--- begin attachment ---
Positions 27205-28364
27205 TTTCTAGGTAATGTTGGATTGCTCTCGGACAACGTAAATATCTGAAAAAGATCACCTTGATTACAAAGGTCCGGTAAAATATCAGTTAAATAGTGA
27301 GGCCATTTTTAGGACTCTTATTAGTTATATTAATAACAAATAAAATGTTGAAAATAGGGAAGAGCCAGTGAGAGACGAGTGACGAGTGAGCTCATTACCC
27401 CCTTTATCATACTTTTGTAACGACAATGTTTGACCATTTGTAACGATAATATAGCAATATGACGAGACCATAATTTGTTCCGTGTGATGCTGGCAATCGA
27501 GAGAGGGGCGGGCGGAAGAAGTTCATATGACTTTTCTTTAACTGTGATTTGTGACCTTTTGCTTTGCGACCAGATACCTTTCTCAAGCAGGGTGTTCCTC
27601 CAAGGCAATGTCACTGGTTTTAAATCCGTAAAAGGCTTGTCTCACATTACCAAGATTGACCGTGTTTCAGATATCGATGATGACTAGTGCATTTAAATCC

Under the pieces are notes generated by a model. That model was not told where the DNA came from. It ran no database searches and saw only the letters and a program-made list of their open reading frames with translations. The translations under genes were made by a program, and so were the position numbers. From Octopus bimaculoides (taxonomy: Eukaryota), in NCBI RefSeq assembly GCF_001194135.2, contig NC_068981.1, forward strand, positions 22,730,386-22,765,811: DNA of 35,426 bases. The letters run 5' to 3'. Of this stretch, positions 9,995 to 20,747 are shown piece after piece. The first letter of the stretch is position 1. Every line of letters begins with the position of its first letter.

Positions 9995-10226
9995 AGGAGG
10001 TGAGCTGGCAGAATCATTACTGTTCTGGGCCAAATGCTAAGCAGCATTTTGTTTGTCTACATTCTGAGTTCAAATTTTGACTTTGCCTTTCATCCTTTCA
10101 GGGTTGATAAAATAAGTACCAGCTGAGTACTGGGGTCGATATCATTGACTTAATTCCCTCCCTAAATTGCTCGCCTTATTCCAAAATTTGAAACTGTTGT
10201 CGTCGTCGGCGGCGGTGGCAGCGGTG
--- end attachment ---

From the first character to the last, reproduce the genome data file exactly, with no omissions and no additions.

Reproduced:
Positions 27205-28364
27205 TTTCTAGGTAATGTTGGATTGCTCTCGGACAACGTAAATATCTGAAAAAGATCACCTTGATTACAAAGGTCCGGTAAAATATCAGTTAAATAGTGA
27301 GGCCATTTTTAGGACTCTTATTAGTTATATTAATAACAAATAAAATGTTGAAAATAGGGAAGAGCCAGTGAGAGACGAGTGACGAGTGAGCTCATTACCC
27401 CCTTTATCATACTTTTGTAACGACAATGTTTGACCATTTGTAACGATAATATAGCAATATGACGAGACCATAATTTGTTCCGTGTGATGCTGGCAATCGA
27501 GAGAGGGGCGGGCGGAAGAAGTTCATATGACTTTTCTTTAACTGTGATTTGTGACCTTTTGCTTTGCGACCAGATACCTTTCTCAAGCAGGGTGTTCCTC
27601 CAAGGCAATGTCACTGGTTTTAAATCCGTAAAAGGCTTGTCTCACATTACCAAGATTGACCGTGTTTCAGATATCGATGATGACTAGTGCATTTAAATCC

Under the pieces are notes generated by a model. That model was not told where the DNA came from. It ran no database searches and saw only the letters and a program-made list of their open reading frames with translations. The translations under genes were made by a program, and so were the position numbers. From Octopus bimaculoides (taxonomy: Eukaryota), in NCBI RefSeq assembly GCF_001194135.2, contig NC_068981.1, forward strand, positions 22,730,386-22,765,811: DNA of 35,426 bases. The letters run 5' to 3'. Of this stretch, positions 9,995 to 20,747 are shown piece after piece. The first letter of the stretch is position 1. Every line of letters begins with the position of its first letter.

Positions 9995-10226
9995 AGGAGG
10001 TGAGCTGGCAGAATCATTACTGTTCTGGGCCAAATGCTAAGCAGCATTTTGTTTGTCTACATTCTGAGTTCAAATTTTGACTTTGCCTTTCATCCTTTCA
10101 GGGTTGATAAAATAAGTACCAGCTGAGTACTGGGGTCGATATCATTGACTTAATTCCCTCCCTAAATTGCTCGCCTTATTCCAAAATTTGAAACTGTTGT
10201 CGTCGTCGGCGGCGGTGGCAGCGGTG